Cristaphyes scatha sp. nov. is easily distinguished from the eight congeners without lateral terminal spines. The species’ very short middorsal process on segment 10 also distinguishes it from congeners with a longer process that projects beyond the terminal segment. These include C. abyssorum, C. arctous, C. chukchiensis, C. cristatus, C. dordaidelosensis sp. nov., C. furugelmi, C. glaurung sp. nov., and C. nubilis (Higgins, 1991; Adrianov & Malakhov, 1999; Sánchez et al., 2013; Sánchez, Pardos & Sørensen, 2014; Adrianov & Maiorova, 2015). The remaining five congeners without or only with very short, non-projecting middorsal process on segment 10 include C. carinatus, C. chilensis, C. cryopygus, C. longicornis, and C. odhneri. C. carinatus is quite easily distinguished from its congeners by its anteriorly extended midsternal plate on segment 1 that projects beyond the anterior margins of its episternal plates (Zelinka, 1928). The description of C. chilensis does not provide any consistent information about distribution of setae, but the species is easily distinguished from most of congeners by the broadly pointed posterior tergal margin of segment 10 (Lang, 1953). Segment 10 of C. scatha sp. nov. also has a small, middorsal, posterior process, but the sides of the process only expand from the paradorsal positions. The edges of the middorsal posterior point or process in S. chilensis starts expanding almost from the laterodorsal positions.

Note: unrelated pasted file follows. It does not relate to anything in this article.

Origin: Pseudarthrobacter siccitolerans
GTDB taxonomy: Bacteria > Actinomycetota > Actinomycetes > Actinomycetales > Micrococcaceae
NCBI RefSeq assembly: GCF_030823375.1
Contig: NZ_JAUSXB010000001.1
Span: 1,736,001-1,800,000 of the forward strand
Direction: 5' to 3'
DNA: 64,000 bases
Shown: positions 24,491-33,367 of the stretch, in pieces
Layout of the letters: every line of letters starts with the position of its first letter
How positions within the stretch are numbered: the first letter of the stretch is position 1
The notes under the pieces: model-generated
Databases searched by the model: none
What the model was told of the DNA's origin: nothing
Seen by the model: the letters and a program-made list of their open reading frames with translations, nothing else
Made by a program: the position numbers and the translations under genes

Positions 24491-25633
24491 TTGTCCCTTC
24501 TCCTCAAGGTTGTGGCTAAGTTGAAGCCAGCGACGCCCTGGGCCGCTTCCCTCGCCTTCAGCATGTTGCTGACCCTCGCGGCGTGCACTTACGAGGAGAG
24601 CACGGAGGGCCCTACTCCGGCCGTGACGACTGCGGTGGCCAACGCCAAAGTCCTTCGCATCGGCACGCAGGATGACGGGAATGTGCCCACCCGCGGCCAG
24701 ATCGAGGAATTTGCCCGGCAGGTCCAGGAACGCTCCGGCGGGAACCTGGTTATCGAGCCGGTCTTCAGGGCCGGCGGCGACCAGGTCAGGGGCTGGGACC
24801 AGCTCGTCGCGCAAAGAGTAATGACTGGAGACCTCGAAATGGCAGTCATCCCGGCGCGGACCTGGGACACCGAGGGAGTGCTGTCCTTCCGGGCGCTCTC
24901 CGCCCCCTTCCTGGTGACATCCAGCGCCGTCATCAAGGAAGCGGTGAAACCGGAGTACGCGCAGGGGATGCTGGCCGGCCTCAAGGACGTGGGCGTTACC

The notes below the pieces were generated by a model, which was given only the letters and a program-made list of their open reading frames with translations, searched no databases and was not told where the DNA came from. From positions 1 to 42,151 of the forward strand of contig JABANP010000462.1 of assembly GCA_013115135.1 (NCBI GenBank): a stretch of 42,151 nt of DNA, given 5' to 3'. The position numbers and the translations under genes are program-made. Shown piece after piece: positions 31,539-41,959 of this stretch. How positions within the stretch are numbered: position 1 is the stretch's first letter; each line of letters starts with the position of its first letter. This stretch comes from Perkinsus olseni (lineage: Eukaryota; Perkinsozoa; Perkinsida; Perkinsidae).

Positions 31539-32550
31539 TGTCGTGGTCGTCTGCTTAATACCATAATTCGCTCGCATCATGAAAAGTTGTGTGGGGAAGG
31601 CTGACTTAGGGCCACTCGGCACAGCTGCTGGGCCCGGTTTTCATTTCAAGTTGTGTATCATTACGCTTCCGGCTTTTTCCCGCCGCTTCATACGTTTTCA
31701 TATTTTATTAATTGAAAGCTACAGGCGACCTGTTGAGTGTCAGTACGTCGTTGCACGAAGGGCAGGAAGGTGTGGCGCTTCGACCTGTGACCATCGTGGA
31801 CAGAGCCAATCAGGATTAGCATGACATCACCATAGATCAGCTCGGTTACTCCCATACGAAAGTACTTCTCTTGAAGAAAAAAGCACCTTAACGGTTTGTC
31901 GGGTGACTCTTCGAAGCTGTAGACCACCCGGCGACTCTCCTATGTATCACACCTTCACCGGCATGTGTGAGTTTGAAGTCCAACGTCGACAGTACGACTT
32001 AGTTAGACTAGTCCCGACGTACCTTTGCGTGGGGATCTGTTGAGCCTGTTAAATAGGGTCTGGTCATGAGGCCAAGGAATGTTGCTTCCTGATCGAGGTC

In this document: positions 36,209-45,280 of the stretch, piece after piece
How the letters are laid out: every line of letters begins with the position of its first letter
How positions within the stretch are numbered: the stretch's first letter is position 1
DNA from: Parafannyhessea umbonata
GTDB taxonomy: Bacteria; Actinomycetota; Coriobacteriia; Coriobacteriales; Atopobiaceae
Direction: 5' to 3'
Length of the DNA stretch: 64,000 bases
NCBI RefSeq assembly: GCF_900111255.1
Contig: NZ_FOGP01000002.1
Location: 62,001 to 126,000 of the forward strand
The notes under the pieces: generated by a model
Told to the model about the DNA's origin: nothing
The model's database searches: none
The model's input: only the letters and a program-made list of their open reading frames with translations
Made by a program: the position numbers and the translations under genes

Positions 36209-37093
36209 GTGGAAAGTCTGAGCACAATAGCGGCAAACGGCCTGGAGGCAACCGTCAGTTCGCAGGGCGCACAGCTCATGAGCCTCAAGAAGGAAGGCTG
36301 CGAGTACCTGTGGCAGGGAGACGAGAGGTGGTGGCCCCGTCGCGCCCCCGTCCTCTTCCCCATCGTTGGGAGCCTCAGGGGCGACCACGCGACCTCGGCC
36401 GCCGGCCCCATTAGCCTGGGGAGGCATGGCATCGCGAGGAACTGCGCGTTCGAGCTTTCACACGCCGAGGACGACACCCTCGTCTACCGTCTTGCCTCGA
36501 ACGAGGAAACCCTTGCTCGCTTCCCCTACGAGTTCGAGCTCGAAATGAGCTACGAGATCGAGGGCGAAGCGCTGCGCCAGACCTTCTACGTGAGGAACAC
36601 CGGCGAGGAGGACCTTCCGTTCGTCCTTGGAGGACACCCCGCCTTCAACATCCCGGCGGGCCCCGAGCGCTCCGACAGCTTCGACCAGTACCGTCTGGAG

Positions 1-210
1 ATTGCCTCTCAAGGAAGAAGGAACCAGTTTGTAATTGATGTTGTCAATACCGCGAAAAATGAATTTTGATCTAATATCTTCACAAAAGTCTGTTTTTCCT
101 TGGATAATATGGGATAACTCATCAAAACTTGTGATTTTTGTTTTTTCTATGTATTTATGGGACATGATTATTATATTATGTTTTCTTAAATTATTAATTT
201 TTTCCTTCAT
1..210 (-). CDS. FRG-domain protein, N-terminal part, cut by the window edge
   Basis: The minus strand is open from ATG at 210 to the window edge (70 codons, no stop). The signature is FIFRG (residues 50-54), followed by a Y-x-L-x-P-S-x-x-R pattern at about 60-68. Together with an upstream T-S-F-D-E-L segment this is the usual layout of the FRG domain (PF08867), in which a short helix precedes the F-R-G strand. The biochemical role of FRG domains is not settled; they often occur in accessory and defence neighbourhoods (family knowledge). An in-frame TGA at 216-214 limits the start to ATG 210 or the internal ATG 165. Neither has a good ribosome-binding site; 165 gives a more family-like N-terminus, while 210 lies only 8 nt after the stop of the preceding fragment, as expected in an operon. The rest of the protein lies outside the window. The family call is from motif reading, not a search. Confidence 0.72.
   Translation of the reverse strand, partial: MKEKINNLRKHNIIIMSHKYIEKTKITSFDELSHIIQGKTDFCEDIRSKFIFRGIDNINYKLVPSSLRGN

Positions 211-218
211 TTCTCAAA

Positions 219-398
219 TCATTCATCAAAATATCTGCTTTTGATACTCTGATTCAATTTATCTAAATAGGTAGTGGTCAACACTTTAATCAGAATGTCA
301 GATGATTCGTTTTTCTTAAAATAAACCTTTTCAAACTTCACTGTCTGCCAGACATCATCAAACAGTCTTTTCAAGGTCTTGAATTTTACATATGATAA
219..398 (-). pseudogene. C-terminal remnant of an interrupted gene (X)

The remaining three species are mainly distinguished by their distribution of setae. Information on seta distribution in C. odhneri provided by Lang (1949) is probably not complete (no dorsal setae are reported), but the illustrations of Lang (1949) clearly indicate that setae on the sternal plates are located very medial on each plate, or closest to the midventral line. In C. scatha sp. nov. the ventromedial setae are much more laterally displaced, and are located very close to the ventrolateral areas. Both C. cryopygus and C. longicornis are distinguished from C. scatha sp. nov. by the distribution pattern of their setae on the tergal plates. C. cryopygus has longitudinally aligned laterodorsal setae on segments 2, 4, and 6–10, lateroventral setae on segments 2 and 10 (Higgins & Kristensen, 1988), and no paralateral setae on segment 1. On the opposite, C. scatha sp. nov. has laterodorsal setae on segments 2–8 that alternate between more dorsal (even numbered segments) and more lateral (uneven-numbered segments) positions, lateroventral setae in even-numbered segments only, and presence of paralateral setae on segment 1. C. scatha sp. nov. shows the greatest resemblance with C. longicornis, described from Belize (Higgins, 1983). Both species have paralateral setae on segment 1, laterodorsal setae on segments 2–8, and lateroventral setae on even numbered segments only. However, C. longicornis has laterodorsal setae on segment 9 also (missing in C. scatha sp. nov.), and its laterodorsal setae are all aligned, opposed to the laterodorsal setae in C. scatha sp. nov. that shifts positions. The episternal plates of C. longicornis furthermore have a seta each, whereas such setae are missing in C. scatha sp. nov., and finally males of C. longicornis do not have ventromedial tubes on segment 2.